Date of Award

2013

Document Type

Thesis

Degree Name

Master of Arts (MA)

Department

Psychology

Committee Chair

Jeffrey Neuschatz

Committee Member

Aurora Torres

Committee Member

Jodi Price

Subject(s)

Judicial error., Visual perception., Criminal investigation., Witnesses--Psychology., Eyewitness identification., Forensic psychology.

Abstract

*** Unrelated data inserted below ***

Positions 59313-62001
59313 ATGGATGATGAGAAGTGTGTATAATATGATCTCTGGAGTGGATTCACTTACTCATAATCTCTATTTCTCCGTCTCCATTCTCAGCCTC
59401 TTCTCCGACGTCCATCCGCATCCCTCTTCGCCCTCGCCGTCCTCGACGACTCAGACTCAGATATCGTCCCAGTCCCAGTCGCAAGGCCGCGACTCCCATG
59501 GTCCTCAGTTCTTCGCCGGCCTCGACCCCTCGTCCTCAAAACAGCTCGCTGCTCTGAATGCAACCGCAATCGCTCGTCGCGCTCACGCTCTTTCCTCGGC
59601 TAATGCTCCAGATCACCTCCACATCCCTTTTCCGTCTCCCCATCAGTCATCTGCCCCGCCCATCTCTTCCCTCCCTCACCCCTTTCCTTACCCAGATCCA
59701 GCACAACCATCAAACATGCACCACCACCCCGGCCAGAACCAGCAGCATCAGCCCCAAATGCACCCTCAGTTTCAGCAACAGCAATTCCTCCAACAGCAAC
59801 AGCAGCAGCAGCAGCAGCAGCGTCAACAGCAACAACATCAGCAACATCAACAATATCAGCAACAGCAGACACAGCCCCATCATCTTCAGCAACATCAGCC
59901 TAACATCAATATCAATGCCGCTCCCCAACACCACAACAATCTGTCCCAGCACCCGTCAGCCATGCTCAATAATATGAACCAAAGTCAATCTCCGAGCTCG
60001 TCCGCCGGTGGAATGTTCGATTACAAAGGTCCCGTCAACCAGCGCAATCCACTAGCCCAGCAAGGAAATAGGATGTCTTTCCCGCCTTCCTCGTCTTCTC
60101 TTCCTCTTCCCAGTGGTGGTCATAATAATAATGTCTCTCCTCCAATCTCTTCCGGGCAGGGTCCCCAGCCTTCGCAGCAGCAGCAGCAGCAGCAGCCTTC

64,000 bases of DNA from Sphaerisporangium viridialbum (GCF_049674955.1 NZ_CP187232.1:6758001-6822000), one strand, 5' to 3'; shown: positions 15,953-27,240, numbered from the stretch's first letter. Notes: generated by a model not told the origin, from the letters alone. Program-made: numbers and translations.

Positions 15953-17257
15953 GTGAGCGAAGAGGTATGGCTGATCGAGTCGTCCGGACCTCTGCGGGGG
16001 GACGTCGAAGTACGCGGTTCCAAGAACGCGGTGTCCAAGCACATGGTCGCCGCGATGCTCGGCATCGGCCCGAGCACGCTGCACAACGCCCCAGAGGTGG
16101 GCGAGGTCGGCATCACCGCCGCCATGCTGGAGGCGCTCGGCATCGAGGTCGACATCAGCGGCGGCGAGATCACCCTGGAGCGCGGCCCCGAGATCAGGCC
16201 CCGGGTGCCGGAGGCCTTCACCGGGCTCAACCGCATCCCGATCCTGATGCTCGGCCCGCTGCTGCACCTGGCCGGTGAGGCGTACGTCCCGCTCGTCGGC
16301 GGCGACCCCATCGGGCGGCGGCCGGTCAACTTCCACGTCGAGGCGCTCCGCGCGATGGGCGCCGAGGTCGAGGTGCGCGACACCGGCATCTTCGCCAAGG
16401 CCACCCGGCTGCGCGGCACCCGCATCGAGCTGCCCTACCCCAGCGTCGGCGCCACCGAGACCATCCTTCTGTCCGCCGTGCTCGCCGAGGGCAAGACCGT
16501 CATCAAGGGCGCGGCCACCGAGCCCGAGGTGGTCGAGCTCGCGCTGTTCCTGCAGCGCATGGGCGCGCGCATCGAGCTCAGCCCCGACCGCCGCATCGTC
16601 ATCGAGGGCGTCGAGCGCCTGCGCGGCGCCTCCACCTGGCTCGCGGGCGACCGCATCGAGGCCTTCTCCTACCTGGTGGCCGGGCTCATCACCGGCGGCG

Showups (one-person identifications) have been declared less reliable than traditional lineups (six person group identifications) by the US Supreme Court and social science researchers. A 2 (Perpetrator: Absent vs. Present) x 2 (Retention Interval: Immediate versus Delayed) x 4 (showups, fair lineups, biased lineups, police lineups) between subjects factorial design was employed to determine differences in identification accuracy in each condition. Participants (N = 584) viewed a mock crime video, and then proceeded (immediately or 2 days later) to an identification task. We predicted retention interval to interact with type of identification procedure. Specifically, immediate showups were expected to perform better than delayed lineups. Probative Value (PV) measures and Receiver Operating Characteristic (ROC) curves were utilized to analyze and compare the data. Overall, showups - even if conducted immediately-- were not a reliable procedure. The suggestiveness of showups appears to outweigh any benefits they have for police.

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